DeMint Urges GOP to Expel Stevens

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    NEWSLETTERS

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    Alaska Sen. Ted Stevens was convicted on seven federal felony counts.

    South Carolina Republican Sen. Jim DeMint is pushing his party’s leadership to expel Sen. Ted Stevens from the Senate during this month’s “lame duck” session, according to people familiar with his plans.

    DeMint, one of the most conservative members of the Senate, is said to be angry with Minority Leader Mitch McConnell (R-Ky.) for tolerating a convicted felon in the GOP caucus.

    McConnell called on Stevens to resign last week after the Alaska senator was convicted on seven federal felony counts. McConnell said there was “zero chance” Stevens wouldn’t be expelled from the Senate if he didn’t resign – but he also made it clear that Stevens would have a chance to appeal his conviction first.

    Stevens, who has rebuffed calls to quit, claims he has “not been convicted yet” because he still has the right to appeal.

    Of course, all the back-and-forth will be moot if Stevens loses his still-too-close-to-call reelection contest against Anchorage Mayor Mark Begich. As of Thursday night, a defiant Stevens led Begich by a few thousand votes, with thousands of absentee ballots yet to be counted.

    State elections officials don’t expect an official result until later this month – possibly after Stevens has returned to the Senate for its “lame duck” session.

    Under GOP rules, Stevens was stripped of ranking-member status on the Commerce Committee and the powerful Defense Appropriations subcommittee after he was indicted on charges that he failed to report $250,000 in gifts.

    Senate Republicans could vote to eject Stevens from their caucus at any time — although there are as yet no plans to do so.

    Expulsion from the Senate requires a two-thirds majority – 67 votes – to pass. If McConnell doesn’t press for Stevens’ expulsion during the November special session, DeMint plans to introduce a motion to expel in January, GOP staffers say.

    “It takes only one senator to offer an expulsion motion,” said a Republican aide familiar with DeMint’s plans. “We deserve ridicule if we don’t follow through on our promises… This is a test of McConnell’s leadership.”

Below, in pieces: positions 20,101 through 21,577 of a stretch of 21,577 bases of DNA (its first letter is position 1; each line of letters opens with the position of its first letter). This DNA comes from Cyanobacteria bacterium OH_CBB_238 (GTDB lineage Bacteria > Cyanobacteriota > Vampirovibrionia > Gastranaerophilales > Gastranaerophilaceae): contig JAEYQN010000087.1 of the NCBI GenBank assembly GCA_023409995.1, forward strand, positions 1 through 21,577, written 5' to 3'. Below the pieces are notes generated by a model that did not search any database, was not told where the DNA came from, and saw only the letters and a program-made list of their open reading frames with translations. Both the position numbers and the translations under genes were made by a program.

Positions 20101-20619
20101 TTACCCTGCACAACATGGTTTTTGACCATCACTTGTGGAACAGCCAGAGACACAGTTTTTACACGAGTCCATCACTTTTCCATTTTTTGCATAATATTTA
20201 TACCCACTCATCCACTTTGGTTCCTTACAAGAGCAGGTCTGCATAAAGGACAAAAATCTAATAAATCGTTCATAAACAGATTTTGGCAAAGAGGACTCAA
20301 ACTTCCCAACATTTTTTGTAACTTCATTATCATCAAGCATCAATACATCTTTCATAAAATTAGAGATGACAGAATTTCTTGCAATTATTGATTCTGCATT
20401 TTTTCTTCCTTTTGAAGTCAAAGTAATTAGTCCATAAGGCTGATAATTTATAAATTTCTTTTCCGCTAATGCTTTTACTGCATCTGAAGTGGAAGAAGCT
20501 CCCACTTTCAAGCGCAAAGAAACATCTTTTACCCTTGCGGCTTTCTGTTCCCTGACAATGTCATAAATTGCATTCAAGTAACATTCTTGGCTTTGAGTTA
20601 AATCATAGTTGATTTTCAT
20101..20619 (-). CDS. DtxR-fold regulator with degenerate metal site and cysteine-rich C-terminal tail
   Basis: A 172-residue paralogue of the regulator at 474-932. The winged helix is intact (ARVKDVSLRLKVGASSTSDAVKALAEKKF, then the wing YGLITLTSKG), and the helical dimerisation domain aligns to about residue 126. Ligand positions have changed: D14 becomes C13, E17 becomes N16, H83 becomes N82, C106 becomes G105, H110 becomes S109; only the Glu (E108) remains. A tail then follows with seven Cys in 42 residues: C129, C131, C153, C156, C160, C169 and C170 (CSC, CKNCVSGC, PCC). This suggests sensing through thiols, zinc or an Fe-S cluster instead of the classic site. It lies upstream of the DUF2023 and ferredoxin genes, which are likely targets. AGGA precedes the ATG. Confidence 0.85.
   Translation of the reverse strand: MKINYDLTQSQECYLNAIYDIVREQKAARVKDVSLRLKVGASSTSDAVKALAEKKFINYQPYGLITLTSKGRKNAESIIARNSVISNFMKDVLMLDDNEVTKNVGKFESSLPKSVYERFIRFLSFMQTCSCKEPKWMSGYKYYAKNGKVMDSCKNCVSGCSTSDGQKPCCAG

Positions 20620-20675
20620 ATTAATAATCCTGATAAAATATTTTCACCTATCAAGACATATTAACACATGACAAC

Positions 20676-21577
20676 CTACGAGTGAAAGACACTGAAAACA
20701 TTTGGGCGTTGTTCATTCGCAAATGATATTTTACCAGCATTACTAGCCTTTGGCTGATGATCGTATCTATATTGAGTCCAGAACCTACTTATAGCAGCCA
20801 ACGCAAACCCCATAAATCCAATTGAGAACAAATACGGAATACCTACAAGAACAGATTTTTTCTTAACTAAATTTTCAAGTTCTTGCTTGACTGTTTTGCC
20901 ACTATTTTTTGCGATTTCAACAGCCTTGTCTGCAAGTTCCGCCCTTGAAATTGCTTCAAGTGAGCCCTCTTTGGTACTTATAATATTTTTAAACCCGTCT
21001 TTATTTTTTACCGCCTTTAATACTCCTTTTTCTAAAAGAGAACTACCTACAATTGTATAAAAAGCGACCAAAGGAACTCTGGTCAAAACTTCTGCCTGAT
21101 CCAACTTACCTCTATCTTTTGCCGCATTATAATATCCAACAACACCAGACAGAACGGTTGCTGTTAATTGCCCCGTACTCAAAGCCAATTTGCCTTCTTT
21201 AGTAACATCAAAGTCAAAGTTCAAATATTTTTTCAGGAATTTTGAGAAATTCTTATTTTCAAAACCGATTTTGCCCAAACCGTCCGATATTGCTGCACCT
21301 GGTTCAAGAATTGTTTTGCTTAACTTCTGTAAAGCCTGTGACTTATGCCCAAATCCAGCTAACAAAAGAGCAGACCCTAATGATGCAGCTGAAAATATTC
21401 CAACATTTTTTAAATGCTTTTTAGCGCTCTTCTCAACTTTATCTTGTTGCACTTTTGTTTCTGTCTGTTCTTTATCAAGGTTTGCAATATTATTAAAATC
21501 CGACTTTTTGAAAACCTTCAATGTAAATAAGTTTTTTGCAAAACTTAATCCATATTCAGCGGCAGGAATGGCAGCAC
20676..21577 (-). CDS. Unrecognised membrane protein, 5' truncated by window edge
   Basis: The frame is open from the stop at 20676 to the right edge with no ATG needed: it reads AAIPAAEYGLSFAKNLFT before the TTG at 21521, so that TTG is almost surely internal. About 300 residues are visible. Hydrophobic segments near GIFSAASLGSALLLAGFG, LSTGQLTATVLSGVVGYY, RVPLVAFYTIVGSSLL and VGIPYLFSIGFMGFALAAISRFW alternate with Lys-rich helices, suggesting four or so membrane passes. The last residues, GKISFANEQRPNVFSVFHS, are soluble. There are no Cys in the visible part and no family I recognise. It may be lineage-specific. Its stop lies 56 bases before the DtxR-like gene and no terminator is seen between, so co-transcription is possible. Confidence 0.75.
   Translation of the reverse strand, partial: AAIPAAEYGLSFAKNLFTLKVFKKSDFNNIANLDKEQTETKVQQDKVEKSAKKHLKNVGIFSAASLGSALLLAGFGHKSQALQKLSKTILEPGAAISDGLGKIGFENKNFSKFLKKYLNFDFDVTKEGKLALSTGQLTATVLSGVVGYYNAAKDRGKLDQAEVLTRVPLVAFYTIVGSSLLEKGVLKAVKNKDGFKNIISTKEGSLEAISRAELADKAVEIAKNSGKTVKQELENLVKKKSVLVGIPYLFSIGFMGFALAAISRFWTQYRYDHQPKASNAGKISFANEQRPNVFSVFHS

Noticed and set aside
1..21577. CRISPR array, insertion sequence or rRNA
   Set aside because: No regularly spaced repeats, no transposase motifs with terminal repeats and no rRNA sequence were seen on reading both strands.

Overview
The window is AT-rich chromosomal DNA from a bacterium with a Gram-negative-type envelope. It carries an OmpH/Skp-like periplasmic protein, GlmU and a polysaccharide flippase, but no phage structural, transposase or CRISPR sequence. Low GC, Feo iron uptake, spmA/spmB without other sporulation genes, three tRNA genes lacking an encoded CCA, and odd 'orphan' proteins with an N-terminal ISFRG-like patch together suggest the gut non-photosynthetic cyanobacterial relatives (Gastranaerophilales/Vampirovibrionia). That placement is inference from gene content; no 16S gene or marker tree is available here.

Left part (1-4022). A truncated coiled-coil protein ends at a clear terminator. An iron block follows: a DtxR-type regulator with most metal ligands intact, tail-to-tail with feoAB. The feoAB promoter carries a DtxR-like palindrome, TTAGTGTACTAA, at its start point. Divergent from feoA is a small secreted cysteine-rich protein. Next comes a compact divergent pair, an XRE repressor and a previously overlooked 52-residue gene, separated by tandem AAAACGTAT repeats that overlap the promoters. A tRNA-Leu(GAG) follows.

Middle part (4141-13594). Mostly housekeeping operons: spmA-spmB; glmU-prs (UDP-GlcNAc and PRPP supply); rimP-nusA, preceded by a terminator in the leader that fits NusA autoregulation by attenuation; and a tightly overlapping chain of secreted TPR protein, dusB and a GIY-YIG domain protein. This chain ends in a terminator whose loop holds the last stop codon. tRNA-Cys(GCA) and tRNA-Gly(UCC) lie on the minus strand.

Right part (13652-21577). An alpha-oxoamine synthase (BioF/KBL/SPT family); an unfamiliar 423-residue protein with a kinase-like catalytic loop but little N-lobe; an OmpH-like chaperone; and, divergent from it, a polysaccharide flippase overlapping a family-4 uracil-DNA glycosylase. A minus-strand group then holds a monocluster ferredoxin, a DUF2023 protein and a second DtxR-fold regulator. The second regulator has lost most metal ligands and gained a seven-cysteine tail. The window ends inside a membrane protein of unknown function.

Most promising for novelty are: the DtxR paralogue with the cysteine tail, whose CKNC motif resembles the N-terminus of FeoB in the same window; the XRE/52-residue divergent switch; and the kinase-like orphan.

A McConnell spokesman declined to comment directly on DeMint’s challenge but e-mailed the statement the minority leader made in the immediate aftermath of Stevens’ trial: “If he is re-elected and the felony charge stands through the appeals process, there is zero chance that a senator with a felony conviction would not be expelled from the Senate.”

    A spokesman for Senate Majority Leader Harry Reid (D-Nev.), who has also called for Stevens’ resignation, declined comment.

    But a senior Democratic aide said the “ball was in McConnell’s court,” and Reid was waiting for McConnell’s cues on how and when to proceed.

    Previous criminal cases involving senators have been routed through the ethics committee, which conducts investigations in private and, when appropriate, refers charges to the larger Senate.

    But that can be a tortuous, time-consuming process. In the early 1980s, an ethics probe into bribery charges against New Jersey Democrat Harrison Williams dragged on for nearly a year before he resigned.

    The chances of DeMint’s motion actually coming to a vote are remote - but it would put leadership in the awkward position of delaying Stevens’ day of reckoning.

    Reid, who controls the chamber’s calendar, would have the option of fast-tracking an expulsion vote, delaying consideration for weeks, or, in the most likely scenario, referring it to the ethics committee, which is chaired by California Democrat Barbara Boxer.

    There is also the possibility, according to one Republican aide, that DeMint could be stopped by a technicality requiring unanimous consent for the motion to be considered.

    In that case, any member – including Stevens himself – could table the motion without a vote.